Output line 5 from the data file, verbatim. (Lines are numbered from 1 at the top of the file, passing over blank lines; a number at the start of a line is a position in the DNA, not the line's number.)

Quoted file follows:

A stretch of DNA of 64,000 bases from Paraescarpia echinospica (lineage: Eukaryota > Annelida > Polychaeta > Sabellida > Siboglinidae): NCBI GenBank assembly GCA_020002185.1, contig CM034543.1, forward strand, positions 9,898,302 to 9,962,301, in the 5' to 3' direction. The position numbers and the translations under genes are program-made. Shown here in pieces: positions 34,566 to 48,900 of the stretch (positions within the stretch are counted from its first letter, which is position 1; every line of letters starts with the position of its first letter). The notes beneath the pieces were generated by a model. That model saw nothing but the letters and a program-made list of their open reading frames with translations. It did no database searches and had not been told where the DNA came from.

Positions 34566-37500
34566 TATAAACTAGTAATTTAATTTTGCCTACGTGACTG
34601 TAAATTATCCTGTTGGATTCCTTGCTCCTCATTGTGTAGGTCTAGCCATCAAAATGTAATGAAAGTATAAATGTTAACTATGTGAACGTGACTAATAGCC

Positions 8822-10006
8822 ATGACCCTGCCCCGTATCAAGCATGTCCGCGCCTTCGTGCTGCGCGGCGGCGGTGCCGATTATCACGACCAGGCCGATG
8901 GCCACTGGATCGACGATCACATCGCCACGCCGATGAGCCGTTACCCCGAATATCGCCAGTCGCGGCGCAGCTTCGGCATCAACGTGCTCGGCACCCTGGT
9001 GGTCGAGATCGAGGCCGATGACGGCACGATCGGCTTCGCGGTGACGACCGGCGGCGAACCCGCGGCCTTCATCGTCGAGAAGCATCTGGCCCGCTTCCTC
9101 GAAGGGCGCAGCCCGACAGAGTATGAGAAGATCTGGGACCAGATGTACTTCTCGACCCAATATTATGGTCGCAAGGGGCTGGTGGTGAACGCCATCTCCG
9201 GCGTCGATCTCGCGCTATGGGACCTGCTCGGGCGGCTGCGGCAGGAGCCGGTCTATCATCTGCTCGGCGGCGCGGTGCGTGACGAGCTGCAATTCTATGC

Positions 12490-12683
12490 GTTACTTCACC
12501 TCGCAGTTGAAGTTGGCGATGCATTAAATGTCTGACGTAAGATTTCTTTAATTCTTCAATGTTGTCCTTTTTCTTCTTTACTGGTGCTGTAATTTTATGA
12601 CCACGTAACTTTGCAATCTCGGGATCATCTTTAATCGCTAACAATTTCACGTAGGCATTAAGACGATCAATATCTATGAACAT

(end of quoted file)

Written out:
Positions 8822-10006